Stopping religious lunatics is difficult under American law—and should be.

Even before David Koresh led his adherents to their horrific deaths in Waco, I heard Christians at my church ask sharply, “Why didn’t someone stop that lunatic sooner?”

Following the bombing of the World Trade Center in New York, allegedly perpetrated by an Islamic fundamentalist sect, mainstream religious believers asked, “Why do such groups go unchecked? Why don’t we just stop cults?”

Ironically, far less menacing individuals have been imprisoned for their activities as religious leaders. Jim Bakker, for example, is serving a lengthy prison sentence for fraud and conspiracy. Our courts punish such offenders—who, despite their crimes, do some good in their Christian work. Yet the same courts do little or nothing to crack down on psychotic and sociopathic religious leaders who eventually bring about horrendous suffering.

If we can put Jim Bakker behind bars, why can’t we stop hostile and potentially violent religious groups? Why not stop religious groups who reportedly abuse and control the minds of their adherents? Why tolerate leaders who may repeat the heinous crimes of Jim Jones or Charles Manson?

These are all good questions. But other questions also demand answers: Where do we draw the line declaring certain religious groups illegal? What should we require them to do? Disband? Stop practicing their beliefs? Stop believing their beliefs? And which religious groups should be targeted? Only violent fringe cults? Or should we include peaceful polygamist communities? Finally, whom should we appoint to monitor, judge, and police problem religious groups? Religious leaders? Government officials?

So we are left with a problem: Is there a way to stop Koreshlike lunatics under the law, yet maintain religious freedom for all?

Sort of. The answer lies partly in understanding how we analyze free religious exercise in our legal system.

Neutrality toward religion

In the American legal system, the free-exercise provision of the First Amendment to the Constitution provides a commitment to neutrality in religion. The First Amendment states: “Congress shall make no law respecting an establishment of religion, or prohibiting the free exercise thereof.…”

Many believe the Supreme Court has been inconsistent in applying the First Amendment to religious groups and individuals. However, almost all justices have historically agreed that theology and doctrine are matters of opinion and should be invisible to any court or legislature. In 1871 the Court articulated this view in Watson v. Jones: “The law knows no heresy and is committed to the support of no dogma.”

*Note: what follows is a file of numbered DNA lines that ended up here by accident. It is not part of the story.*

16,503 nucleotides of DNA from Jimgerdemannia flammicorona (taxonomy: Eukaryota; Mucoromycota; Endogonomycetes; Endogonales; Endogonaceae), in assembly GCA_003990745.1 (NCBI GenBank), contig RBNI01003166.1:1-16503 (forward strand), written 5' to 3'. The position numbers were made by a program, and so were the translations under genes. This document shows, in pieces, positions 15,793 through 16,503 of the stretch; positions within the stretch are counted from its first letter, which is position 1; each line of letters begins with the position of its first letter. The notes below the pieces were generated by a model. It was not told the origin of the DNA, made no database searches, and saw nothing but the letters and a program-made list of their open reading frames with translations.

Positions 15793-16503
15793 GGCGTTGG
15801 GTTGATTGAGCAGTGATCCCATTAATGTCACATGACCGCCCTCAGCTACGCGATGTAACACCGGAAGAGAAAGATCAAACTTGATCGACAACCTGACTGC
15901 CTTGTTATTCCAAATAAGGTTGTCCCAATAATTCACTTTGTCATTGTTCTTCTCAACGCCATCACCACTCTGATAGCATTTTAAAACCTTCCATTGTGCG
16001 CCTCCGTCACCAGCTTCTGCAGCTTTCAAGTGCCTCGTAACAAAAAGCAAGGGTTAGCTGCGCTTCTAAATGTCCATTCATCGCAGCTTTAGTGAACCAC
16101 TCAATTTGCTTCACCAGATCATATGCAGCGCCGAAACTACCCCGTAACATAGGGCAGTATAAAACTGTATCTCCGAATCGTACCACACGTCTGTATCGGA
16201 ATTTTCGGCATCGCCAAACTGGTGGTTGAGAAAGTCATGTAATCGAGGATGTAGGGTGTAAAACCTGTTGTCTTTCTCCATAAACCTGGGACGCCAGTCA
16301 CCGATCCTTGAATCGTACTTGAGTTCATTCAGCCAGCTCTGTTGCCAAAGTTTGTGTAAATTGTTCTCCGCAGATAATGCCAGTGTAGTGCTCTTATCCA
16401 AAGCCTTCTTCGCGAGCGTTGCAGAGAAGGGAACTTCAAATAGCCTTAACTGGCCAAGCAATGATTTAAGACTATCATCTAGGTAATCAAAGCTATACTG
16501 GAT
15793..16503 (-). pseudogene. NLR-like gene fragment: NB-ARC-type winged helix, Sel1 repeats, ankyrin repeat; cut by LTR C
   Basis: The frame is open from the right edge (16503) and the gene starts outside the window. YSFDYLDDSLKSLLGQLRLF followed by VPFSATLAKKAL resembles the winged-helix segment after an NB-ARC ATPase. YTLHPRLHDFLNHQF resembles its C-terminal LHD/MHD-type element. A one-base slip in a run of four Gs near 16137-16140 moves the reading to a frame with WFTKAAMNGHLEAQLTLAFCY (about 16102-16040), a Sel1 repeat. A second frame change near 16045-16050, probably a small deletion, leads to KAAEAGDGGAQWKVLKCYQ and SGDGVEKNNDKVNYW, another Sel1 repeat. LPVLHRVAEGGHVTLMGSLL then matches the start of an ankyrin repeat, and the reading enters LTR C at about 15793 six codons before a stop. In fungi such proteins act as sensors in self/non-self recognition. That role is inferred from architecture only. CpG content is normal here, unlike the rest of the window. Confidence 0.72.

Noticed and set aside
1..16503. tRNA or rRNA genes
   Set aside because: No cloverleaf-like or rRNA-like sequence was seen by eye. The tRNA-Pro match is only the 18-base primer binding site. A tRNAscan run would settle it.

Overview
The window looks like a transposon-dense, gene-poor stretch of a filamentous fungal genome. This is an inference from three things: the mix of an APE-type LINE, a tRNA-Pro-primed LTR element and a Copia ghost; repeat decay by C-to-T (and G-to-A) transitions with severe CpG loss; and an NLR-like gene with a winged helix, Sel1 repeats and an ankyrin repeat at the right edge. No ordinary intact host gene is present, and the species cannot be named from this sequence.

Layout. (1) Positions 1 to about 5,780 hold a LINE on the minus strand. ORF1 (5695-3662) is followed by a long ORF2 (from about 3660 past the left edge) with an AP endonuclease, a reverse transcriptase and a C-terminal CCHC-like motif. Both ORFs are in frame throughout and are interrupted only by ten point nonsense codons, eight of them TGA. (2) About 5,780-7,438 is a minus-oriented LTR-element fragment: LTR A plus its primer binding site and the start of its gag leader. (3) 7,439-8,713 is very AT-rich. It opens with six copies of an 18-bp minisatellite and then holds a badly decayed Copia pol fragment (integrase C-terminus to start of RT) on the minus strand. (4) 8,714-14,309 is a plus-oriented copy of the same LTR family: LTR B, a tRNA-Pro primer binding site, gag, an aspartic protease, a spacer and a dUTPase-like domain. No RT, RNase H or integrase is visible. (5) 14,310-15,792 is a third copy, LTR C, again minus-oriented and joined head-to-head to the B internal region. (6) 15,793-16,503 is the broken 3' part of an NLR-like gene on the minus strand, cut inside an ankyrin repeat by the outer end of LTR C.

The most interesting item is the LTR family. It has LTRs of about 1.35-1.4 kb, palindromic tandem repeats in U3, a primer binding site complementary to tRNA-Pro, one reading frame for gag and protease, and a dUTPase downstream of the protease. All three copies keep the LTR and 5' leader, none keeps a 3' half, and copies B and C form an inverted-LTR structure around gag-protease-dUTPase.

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This means that no legal claims or causes of action exist, civil or criminal, for thinking crazy thoughts about God. Even if every other American citizen disagrees with a person’s religious beliefs, that party has an unqualified legal right to be theologically wrong. Freedom of belief is absolutely protected from government interference.

Restricting religious practice

If no court or legislature may prevent or punish religious beliefs, what about religious practices? Do people have unqualified immunity from governmental authorities, no matter how negligent or criminal their behavior, so long as they act with religious sincerity?

Clearly not. Absolute protection ends with belief. Religious believers may have the freedom to hand out literature on public streets. But they may not legally blast their message over a loudspeaker at three o’clock in the morning in a hospital zone. Although the Supreme Court has held that certain religions may sacrifice animals, no one may lawfully sacrifice humans.

Government may indeed restrict religious behavior if a legislature narrowly drafts laws for the purpose of achieving a compelling government interest. Government may, in some cases, also restrict religious behavior if the interests of certain religious practitioners are outweighed by the interests of those who will suffer if their practices continue. Thus, those practicing religion in America do not have blanket immunity under the First Amendment.

Stopping the lunatics

If courts and legislatures may restrict certain religious practices, why don’t they stop violent religious cults? The key word is stop. That word presupposes police action taken before any damage is actually done. Here are three reasons why stopping any religious practice is difficult under the law.

1. Freedom of religion. Stopping a religious practice in America is difficult because we prize our freedom to worship as we choose almost as highly as we prize our actual religions. On the whole, any attempt by government to scrutinize religion, including religions we recognize as cults, is suspect.

2. Due process. Even if a private party or government official can leap the high hurdle of proving that a religious practice should be stopped because of competing public interests, the procedural mechanisms for stopping another party’s acts are cumbersome. This is because we Americans have another prized constitutional doctrine—due process. Due process is essentially the fundamental right of everyone to receive notice and an opportunity to respond when another party accuses him or her of wrongdoing.